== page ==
CBL-family ubiquitin ligases are essential negative regulators of T-cell activation that impinge on anergy induction program. Tight regulation of T-cell activation and immunological tolerance are essential for effective defense against foreign antigens and immune surveillance against cancer without mounting autoimmunity to self-antigens or producing protracted inflammatory diseases following infections. Previous models have failed to accurately elucidate the role that CBL proteins play in a T-cell-specific manner as these models utilized a CBL-B null background [13, 14], which leads to the altered and/or enhanced function of B cells [19], macrophages [20, 21], mast cells [22], neutrophils [23, 24], and NKT-cells [25]. Particularly in the context of tumorigenesis, the available CBL-B-null model has not been suitable for in vivo studies to assess the tumor cell-intrinsic roles of CBL proteins since CBL-B-null mice reject tumors due to their activated CD8+ T-cells [5, 23] and NK cells [24]. Studies described here describe the establishment and characterization of the first inducible model of CBL-B deletion. By crossing this new model to a previously established and sparingly-used CBL-flox/flox mouse, we have now established the first fully-conditional model of tissue-specific CBL/CBL-B DKO mouse model that will help overcome the current barrier in understanding the redundant roles of CBL proteins in physiological systems as well as in oncogenesis.

We established the functionality of the new floxed CBL-B alleles engineered in the mouse genome by demonstrating the generation of a whole-body CBL-B null mouse by crossing the CBL-B floxed mice with EIIA-Cre transgene, which is known to drive Cre expression very early during development, including in germ cells [73]. Analyses of T-cells of these mice recapitulated the hyper-responsiveness to TCR engagement comparable to that seen using T-cells of previously generated whole-body KO mice [15] (Figures 4 and 5). As a proof of principle of tissue-specific concurrent deletion of CBL and CBL-B in the CBL-flox/flox/CBL-B-flox/flox mice we generated, we chose to induce a DKO in T-cells since prior studies using Lck-Cre-driven deletion of CBL-flox/flox gene on a CBL-null background demonstrated that CBL and CBL-B function redundantly in T-cells and the DKO mice exhibit a profound and lethal inflammatory disease [30]. We used a CD4-Cre driver for these studies as this Cre has been extensively used for T-cell-specific deletion of conditionally-targeted genes [5968]. CD4-Cre mediated DKO led to severe systemic, autoimmune/inflammatory disease with mice becoming moribund as early as 10 weeks of age accompanied by immune cell infiltration in multiple organs including liver, brain, kidney, and lung (Figure 2C, 2E). Notably, our findings differ from those of the previous T-cell DKO studies [30] in that we also observed immune cell infiltration in brain, kidney, and lung.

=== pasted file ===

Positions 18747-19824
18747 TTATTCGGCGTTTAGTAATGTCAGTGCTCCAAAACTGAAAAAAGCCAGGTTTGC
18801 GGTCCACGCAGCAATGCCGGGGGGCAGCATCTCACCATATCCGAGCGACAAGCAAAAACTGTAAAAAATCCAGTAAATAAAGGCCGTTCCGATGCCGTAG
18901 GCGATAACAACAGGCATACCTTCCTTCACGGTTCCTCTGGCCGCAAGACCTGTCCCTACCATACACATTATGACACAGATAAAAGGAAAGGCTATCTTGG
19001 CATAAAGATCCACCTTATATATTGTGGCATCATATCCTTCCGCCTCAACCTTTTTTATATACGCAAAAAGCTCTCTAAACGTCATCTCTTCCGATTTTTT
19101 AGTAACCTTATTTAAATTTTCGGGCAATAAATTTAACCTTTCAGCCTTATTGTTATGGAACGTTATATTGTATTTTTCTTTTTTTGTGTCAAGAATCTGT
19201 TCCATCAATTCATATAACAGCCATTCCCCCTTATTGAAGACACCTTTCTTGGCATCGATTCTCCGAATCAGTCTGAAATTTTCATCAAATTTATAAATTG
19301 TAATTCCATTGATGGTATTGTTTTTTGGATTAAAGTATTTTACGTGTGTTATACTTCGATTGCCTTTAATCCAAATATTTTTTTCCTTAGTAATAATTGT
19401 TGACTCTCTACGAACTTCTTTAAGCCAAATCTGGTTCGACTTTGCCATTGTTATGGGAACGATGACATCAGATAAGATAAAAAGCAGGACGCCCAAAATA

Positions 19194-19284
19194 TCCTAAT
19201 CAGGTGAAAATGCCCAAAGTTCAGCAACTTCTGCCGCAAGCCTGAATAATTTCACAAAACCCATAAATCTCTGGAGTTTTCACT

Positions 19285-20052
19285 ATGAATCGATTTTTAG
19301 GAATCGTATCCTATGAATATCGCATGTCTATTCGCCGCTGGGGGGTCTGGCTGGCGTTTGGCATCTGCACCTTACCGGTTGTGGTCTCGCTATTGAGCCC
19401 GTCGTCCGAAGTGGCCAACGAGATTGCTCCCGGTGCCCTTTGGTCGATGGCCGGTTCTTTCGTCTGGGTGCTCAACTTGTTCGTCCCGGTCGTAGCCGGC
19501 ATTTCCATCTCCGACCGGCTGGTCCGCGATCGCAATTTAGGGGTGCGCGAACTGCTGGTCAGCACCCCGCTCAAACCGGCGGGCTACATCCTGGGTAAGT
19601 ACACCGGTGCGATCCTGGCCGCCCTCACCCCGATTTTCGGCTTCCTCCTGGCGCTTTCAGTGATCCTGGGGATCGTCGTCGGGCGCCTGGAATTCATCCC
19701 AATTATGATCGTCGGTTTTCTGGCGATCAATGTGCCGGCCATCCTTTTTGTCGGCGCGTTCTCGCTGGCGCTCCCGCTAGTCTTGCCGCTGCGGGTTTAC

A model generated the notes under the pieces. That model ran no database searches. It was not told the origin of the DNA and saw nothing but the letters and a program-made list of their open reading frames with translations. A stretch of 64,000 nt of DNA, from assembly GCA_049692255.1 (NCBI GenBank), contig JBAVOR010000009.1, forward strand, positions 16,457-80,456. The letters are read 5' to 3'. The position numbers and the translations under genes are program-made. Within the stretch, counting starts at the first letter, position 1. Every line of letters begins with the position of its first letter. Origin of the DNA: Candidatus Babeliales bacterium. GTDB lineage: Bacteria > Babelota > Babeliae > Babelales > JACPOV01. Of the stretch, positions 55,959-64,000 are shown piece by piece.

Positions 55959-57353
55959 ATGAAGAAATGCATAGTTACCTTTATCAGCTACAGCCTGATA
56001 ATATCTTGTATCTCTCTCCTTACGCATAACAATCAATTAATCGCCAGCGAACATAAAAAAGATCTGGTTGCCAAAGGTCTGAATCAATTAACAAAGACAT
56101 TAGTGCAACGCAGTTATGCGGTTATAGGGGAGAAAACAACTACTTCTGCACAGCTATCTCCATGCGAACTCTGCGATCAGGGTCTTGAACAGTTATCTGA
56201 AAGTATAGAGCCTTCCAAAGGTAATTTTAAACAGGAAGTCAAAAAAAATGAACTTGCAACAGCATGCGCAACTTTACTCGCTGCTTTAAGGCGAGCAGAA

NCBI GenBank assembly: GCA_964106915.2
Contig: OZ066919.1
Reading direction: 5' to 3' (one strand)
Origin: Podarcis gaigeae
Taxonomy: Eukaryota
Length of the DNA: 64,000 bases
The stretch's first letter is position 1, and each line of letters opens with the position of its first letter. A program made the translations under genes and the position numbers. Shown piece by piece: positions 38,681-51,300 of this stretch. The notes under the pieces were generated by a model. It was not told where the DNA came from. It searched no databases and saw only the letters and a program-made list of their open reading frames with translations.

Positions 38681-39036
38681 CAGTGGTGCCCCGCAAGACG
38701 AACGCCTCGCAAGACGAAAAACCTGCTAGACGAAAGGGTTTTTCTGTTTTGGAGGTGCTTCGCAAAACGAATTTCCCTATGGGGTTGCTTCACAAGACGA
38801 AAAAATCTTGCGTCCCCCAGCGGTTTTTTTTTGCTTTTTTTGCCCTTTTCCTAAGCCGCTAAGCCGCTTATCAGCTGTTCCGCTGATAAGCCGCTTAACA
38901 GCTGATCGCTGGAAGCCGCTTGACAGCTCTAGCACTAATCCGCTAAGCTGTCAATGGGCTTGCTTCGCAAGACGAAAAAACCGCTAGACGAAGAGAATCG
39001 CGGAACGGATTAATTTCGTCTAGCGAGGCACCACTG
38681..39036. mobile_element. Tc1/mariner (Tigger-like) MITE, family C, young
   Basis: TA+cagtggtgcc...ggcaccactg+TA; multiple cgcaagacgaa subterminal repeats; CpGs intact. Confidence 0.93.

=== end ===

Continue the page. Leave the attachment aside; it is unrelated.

CD4-Cre expression is expected to begin at DP stage during thymic T-cell development [74]. While this is considerably later than that of Lck-Cre used in the previous studies, which is active as early as DN3 stage of double-negative thymocytes [31], T-cell development was altered in the CD4-Cre driven DKO mice with a reduction in total thymocyte numbers and skewing of thymocyte populations (Figure 3A3D). These features and the increase in the DN4 thymocyte populations are similar to those seen in mice with Lck-Cre induced CBL deletion on a CBL-B-null background [31]. An impact on the DN4 populations is somewhat unexpected but consistent with the known role of CBL in negatively regulating the pre-TCR signaling [75]. This feature may be reflection of CD4-Cre mediated CBL/CBL-B deletion at earlier stages of hematopoiesis as discussed below. As demonstrated in previous work [31], decrease in the DP thymocyte population can be attributed to alleviation of the negative regulation of TCR signaling, resulting in accentuation of TCR signal strength, which converts a positive into a negative T-cell selection.